New Acai Compound Acts As Potent Anti-Inflammatory

The potential health benefits of acai as a pre diabetes diet supplement may be linked to a potent anti-inflammatory compound recently found in acai extract called velutin.

acai pre diabetes diet supplement and metabolic syndrome prediabetes managementI have previously posted on the diabetes and cholesterol-lipid benefits of Acai. Research as previously showed that Acai has strong antioxidant properties, and that dietary antioxidants have been associated with a lower incidence of various cardiovascular diseases including coronary artery disease and stroke.

A study published in The Journal of Nutritional Biochemistry evaluated the anti-inflammatory effects of velutin and showed that this flavonoid compound has an even stronger anti-inflammatory effect than other more well-known anti-inflammatory flavonoids luteolin, apigenin and chrysoeriol.

The researchers isolated velutin from acai fruit pulp and examined its effects on a certain type of white blood cell. These cells, called macrophages, were exposed to an inflammation producing lipopolysaccharide. Lipopolysaccharides (LPS) are found in the membrane, or “skin,” of certain bacteria and act as toxins causing a strong inflammatory immune response.

The researchers evaluated the effect of LPS exposure on the macrophage cells’ production of inflammatory compounds known as tumor necrosis factor-alpha (TNF-alpha) and interleukin 6 (IL-6) in the presence or absence of velutin, and compared this reaction with other flavones with similar chemical structures (luteolin, apigenin and chrysoeriol).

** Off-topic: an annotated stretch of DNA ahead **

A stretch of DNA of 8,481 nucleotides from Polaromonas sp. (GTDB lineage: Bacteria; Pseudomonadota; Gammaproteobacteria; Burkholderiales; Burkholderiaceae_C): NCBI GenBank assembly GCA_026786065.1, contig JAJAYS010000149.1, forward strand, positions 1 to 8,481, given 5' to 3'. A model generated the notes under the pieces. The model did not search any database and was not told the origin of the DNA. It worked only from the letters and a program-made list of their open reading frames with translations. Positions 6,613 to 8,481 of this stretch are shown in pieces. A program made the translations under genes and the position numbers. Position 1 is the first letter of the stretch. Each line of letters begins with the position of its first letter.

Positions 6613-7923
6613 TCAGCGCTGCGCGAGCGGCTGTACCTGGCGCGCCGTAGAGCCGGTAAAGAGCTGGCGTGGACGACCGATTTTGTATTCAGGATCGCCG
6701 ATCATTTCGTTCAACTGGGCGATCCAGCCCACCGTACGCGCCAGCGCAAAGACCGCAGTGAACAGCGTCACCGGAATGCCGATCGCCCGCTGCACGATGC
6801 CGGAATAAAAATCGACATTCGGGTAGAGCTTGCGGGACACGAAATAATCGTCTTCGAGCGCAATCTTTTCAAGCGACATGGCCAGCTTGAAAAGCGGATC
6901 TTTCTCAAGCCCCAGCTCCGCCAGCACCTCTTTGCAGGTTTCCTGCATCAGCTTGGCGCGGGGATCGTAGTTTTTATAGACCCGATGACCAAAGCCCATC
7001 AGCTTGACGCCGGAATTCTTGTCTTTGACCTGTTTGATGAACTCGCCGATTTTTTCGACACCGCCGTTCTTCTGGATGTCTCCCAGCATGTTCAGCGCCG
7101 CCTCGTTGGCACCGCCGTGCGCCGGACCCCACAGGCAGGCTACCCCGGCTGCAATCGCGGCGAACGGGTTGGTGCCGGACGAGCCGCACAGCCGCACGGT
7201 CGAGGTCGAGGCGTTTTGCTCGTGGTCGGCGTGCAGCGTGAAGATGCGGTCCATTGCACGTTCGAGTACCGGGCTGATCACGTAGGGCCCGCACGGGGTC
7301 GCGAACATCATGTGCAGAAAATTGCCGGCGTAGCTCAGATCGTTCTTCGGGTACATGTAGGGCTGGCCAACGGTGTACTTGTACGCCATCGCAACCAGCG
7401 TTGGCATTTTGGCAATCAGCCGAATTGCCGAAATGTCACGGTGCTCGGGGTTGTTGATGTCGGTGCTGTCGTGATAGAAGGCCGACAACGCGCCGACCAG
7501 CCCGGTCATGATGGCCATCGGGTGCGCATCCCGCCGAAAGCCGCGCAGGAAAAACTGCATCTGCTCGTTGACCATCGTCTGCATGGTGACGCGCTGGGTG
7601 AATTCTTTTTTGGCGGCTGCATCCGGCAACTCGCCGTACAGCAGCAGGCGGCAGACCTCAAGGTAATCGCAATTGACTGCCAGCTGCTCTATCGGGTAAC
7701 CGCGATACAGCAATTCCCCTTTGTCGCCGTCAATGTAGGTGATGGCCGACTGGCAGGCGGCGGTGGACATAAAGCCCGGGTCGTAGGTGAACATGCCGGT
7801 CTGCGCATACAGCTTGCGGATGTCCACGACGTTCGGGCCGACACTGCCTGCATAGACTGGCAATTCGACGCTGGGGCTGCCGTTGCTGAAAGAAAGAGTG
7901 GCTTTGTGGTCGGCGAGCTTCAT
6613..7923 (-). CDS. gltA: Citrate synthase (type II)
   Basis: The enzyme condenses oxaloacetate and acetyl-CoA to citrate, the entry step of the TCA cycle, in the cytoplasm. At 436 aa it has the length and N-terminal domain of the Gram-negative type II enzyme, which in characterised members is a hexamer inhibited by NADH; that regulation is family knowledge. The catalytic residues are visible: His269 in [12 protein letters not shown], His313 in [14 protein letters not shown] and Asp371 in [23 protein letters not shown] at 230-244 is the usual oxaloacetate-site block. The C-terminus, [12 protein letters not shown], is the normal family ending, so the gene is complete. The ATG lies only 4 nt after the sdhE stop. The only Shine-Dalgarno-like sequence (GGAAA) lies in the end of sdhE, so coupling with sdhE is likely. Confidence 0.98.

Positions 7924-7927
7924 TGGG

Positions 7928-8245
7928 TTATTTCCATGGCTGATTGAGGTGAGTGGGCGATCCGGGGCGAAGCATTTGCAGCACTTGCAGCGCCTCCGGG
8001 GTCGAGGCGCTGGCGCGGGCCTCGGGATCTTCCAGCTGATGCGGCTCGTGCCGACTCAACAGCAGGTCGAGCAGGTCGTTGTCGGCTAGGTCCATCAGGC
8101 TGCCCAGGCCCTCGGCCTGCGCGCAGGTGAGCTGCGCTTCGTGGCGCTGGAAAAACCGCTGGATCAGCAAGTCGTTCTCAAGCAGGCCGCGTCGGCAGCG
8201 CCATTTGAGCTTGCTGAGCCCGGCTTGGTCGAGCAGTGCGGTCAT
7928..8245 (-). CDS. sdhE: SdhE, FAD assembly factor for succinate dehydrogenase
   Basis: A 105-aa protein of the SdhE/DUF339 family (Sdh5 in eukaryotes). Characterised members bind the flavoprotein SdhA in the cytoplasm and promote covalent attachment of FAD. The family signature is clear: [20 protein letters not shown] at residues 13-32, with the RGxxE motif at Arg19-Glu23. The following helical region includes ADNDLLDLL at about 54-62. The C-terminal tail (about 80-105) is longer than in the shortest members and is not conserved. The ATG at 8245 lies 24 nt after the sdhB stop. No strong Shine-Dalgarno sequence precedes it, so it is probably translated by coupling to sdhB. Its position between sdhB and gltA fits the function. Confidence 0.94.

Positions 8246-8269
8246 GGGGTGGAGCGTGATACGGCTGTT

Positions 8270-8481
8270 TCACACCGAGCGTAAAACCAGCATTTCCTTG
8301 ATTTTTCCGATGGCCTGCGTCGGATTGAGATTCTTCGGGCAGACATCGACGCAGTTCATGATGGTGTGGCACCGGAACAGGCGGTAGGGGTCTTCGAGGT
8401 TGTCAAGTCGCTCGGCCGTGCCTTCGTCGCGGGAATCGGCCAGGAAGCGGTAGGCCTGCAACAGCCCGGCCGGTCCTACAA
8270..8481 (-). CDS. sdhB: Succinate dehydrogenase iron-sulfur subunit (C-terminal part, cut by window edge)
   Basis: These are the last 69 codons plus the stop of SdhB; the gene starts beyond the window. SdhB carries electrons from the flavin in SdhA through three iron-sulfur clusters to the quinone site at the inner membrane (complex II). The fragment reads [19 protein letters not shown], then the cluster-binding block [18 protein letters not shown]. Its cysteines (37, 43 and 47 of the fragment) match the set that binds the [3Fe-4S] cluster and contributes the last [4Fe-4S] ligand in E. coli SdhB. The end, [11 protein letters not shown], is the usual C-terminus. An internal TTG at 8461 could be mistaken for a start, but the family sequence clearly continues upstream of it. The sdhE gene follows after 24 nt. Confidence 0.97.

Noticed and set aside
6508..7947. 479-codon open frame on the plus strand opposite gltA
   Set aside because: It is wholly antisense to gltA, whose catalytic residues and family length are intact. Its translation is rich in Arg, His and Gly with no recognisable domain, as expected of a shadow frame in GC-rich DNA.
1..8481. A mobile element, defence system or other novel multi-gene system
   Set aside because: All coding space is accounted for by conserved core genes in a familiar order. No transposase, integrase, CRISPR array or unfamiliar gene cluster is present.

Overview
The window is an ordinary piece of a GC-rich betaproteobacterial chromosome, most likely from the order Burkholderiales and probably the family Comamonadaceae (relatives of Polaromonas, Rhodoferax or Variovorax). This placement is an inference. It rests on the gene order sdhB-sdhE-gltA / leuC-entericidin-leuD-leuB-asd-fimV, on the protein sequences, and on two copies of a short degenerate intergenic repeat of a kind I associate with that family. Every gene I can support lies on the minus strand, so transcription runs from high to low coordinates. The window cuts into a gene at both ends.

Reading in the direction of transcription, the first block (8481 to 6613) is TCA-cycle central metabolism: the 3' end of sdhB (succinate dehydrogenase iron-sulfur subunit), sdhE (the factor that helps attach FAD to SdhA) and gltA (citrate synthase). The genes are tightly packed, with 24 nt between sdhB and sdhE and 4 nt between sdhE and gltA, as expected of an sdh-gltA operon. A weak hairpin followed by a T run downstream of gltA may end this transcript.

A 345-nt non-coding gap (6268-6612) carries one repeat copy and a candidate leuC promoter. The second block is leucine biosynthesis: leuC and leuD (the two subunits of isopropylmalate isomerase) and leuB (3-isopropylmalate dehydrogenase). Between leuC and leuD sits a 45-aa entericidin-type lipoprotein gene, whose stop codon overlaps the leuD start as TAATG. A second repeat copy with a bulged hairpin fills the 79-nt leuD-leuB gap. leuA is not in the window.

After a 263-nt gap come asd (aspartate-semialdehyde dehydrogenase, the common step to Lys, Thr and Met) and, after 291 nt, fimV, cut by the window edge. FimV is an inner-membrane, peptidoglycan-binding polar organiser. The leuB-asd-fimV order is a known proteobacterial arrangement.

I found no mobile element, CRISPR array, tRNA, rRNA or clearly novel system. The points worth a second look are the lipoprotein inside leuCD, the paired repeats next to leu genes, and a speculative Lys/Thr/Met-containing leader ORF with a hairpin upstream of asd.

Velutin was found to be the most potent for reducing the production of both TNF-alpha and IL-6.

Velutin can be classed as a new strong anti-inflammatory flavonoid in the broader class of plant compounds known as polyphenols.

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About Robert Creighton

Dr. Creighton is a podiatrist and foot surgeon with over 26 years in podiatric practice treating thousands of patients afflicted with the physiological, physical, and psychological side effects and complications of diabetes and pre-diabetes metabolic syndrome. He believes these disorders present a pressing public health concern that need to be more actively addressed in a multidisciplinary way. Dr. Creighton graduated from what is now the Temple University School of Podiatric Medicine after receiving his undergraduate degree in Biology. He is certified by the American Board of Foot and Ankle Surgery, a member of the American Public Health Association, an American College of Sports Medicine certified personal trainer and a Member of the American Nutrition Association.

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